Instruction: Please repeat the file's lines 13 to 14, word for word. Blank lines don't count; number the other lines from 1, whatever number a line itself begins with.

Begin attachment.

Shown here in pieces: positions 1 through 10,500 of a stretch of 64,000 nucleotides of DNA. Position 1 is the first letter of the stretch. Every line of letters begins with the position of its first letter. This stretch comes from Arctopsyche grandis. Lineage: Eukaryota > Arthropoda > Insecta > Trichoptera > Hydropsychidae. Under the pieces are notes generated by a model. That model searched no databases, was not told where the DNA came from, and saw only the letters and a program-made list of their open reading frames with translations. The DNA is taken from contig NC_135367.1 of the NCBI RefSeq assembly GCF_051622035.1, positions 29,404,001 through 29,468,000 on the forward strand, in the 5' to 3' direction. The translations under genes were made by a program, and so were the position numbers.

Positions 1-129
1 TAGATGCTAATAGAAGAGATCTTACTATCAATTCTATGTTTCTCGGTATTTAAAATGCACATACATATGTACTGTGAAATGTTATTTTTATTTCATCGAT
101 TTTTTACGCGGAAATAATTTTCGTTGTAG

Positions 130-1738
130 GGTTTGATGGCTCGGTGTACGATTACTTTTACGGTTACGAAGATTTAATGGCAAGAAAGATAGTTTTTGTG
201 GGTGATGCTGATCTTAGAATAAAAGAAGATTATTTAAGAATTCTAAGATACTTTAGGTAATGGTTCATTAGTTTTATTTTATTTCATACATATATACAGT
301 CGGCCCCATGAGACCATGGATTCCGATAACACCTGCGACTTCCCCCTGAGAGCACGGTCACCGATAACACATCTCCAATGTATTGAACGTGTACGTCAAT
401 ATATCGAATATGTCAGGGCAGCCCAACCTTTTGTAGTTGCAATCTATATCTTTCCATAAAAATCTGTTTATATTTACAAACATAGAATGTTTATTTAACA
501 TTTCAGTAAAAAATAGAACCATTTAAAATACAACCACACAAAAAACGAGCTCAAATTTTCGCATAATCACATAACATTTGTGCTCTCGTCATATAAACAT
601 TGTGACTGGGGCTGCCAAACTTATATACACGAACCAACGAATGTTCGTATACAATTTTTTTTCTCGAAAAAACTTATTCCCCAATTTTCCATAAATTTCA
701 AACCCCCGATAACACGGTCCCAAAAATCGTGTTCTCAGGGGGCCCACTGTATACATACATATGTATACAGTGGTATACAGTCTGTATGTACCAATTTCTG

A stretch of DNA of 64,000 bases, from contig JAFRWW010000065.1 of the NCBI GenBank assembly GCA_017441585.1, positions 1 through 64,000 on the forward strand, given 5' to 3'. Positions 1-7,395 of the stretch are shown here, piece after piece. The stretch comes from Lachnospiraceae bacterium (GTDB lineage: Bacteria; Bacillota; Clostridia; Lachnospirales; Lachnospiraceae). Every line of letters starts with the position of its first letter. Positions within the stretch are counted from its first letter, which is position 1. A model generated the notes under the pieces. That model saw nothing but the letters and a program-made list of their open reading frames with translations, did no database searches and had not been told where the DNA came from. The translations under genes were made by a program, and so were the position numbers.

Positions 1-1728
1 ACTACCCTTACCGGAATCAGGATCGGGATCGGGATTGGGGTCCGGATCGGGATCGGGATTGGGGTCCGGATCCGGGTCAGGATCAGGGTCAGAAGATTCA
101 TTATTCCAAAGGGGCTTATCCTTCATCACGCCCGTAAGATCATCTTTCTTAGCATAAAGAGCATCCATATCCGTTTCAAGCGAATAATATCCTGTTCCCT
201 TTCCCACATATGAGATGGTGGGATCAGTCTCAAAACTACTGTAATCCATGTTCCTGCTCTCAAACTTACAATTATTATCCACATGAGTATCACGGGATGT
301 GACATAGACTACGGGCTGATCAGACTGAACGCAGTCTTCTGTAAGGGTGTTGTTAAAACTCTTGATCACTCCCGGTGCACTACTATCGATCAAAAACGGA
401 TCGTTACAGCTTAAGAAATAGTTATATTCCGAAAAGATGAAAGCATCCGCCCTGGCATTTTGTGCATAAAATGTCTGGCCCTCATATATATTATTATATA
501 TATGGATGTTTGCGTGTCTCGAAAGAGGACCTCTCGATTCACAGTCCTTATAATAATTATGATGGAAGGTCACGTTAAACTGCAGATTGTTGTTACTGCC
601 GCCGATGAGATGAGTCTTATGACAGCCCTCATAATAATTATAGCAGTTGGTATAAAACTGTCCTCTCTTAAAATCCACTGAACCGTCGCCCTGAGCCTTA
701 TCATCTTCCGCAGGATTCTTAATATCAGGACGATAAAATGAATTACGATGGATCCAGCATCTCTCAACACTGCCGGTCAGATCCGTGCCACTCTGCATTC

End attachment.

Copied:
A stretch of DNA of 64,000 bases, from contig JAFRWW010000065.1 of the NCBI GenBank assembly GCA_017441585.1, positions 1 through 64,000 on the forward strand, given 5' to 3'. Positions 1-7,395 of the stretch are shown here, piece after piece. The stretch comes from Lachnospiraceae bacterium (GTDB lineage: Bacteria; Bacillota; Clostridia; Lachnospirales; Lachnospiraceae). Every line of letters starts with the position of its first letter. Positions within the stretch are counted from its first letter, which is position 1. A model generated the notes under the pieces. That model saw nothing but the letters and a program-made list of their open reading frames with translations, did no database searches and had not been told where the DNA came from. The translations under genes were made by a program, and so were the position numbers.

Positions 1-1728